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Old 10-05-2017, 05:03 PM   #11
Cajun shooter
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If you didn't get your soil analyzed and told you need a certain amount of specific elements per acre. Go get some 13-13-13, wait until you know it's going to rain in the next day, then go spread it. There should be no burning.


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Old 10-05-2017, 05:32 PM   #12
Dillakilla
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Yes any fert can burn if not watered in almost immediately. Yes its better to wait for a strong chance of rain before applying any fert. But unfortunately a lot of us dont live near our hunting grounds and weather forcasts are not that good anyway most often.
BUT, the only plants the fert will burn if not watered in are the ones the fert pellets are actually TOUCHING. So...best case is to wait for rain but on field like urs ul loose very little crop by burning due to individual plants have germinated with soil between them for fert to lay on and wait for rain to dissolve them. Its not like you have a solid layer of crop with fert just laying on top of plants.
It is true that you will loose some to the air, but its better than no fert at all.
Also, id go with something balanced as a "starter" fert as suggested above.
Straight ammonium sulfate is nothing but nitrogen and is very corrosive with high salt index and prob has the best chance for burning of anything you could put out. But it will dang sure produce growth once it gets wet.
Trip 13 as also Stated above is a good choice and easy formulation to get cheap at any feed store.
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Old 10-05-2017, 05:50 PM   #13
panhandlehunter
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I usually fertilize after it's already sprouted, ahead of a for sure rain. 13-13-13. I've had great results, but we get a bunch of rain on the coast so it's pretty easy.
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Old 10-05-2017, 06:16 PM   #14
BrandonA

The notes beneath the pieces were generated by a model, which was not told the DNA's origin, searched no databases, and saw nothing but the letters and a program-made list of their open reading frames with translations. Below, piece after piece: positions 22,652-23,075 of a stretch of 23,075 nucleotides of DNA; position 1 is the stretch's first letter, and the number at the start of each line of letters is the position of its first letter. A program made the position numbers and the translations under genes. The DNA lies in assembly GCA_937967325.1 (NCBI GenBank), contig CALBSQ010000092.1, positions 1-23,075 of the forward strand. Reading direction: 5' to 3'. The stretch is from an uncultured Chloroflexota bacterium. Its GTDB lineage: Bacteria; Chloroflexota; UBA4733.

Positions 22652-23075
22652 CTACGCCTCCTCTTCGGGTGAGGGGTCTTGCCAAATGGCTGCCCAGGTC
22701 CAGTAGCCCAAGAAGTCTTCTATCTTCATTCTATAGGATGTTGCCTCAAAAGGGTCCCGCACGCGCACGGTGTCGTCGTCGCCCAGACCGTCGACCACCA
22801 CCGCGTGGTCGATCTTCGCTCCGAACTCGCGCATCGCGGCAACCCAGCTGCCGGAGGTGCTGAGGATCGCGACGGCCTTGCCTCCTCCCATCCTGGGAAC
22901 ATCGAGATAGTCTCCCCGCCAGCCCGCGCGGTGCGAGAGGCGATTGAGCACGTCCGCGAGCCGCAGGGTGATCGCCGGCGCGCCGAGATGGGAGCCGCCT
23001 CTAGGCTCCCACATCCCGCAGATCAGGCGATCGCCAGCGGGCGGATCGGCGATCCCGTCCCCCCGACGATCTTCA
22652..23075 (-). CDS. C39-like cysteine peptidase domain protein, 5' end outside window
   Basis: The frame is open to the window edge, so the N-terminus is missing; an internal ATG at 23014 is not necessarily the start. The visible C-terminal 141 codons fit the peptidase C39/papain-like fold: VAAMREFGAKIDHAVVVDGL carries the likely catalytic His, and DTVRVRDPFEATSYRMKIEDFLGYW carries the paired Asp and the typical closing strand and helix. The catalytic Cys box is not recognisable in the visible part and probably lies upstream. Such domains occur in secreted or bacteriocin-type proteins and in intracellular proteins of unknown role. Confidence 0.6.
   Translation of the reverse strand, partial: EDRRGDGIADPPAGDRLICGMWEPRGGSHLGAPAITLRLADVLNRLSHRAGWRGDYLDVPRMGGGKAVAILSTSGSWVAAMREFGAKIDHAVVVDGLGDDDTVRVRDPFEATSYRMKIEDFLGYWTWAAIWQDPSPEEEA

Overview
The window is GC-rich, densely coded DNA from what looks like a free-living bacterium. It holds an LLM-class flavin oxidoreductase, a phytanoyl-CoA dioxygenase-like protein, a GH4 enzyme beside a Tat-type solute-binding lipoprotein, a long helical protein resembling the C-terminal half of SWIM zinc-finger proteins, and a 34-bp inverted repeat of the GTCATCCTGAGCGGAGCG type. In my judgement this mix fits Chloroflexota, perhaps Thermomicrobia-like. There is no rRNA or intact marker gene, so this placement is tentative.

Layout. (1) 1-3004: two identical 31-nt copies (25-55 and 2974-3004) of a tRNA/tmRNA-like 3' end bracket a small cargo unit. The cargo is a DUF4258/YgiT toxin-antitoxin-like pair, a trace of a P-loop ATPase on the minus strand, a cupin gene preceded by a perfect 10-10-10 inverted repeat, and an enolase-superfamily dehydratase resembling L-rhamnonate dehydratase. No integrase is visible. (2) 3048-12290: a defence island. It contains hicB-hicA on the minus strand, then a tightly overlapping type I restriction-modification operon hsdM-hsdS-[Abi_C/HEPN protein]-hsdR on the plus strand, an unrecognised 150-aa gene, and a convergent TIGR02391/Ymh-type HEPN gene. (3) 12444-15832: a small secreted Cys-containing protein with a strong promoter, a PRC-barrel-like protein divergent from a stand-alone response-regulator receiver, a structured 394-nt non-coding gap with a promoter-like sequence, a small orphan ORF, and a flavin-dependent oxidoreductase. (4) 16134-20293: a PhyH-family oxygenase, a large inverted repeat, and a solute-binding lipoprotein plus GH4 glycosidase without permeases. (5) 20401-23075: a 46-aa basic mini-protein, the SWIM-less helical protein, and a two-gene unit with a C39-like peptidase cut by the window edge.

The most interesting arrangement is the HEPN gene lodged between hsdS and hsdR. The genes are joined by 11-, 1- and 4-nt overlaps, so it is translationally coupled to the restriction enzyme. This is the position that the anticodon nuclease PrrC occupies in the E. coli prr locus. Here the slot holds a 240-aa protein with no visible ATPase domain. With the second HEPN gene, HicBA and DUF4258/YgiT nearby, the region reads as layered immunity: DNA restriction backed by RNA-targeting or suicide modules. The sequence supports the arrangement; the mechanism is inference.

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I mix my fertilizer and seed together. This yr it will 1200 lbs of oats and 2000 lbs of 30-10-10 on 10 acres
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Old 10-09-2017, 03:24 PM   #15
KR-oldmexico
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Quote:
Originally Posted by Sergio_III View Post
We seeded our food plots on September 23rd and all that week we had moisture on the ground. I wasn't able to fertilize before seeding and I had planned on doing it right after seeding but the rain kept us out of property and wasn't able to do so. I am heading to our place this weekend but would like to know if it is too late to fertilize?

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Wait for a good rain chance and get after it. I would do it as soon as possible while we have the warm growing conditions. Watch for army worms too. Plants might get a slight burn but using dry will cut down on that.
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Old 10-16-2017, 08:27 AM   #16
Tejas Wildlife
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Default This will work

Quote:
Originally Posted by BrandonA View Post
I mix my fertilizer and seed together. This yr it will 1200 lbs of oats and 2000 lbs of 30-10-10 on 10 acres
Have done it many times. Sorry it is of no help to OP now but for future reference.

If you are at the field AFTER it has rained try this. Go get 1-2 bags of fertilizer, pour into clean 5 gal bucket and hand throw it out. Place a stick in the ground at the ideal point you would want the buck to stop for an ethical shot and fertilizer a 50 ft circle there. The plants will be “sweeter” at that location. Has worked for me in the past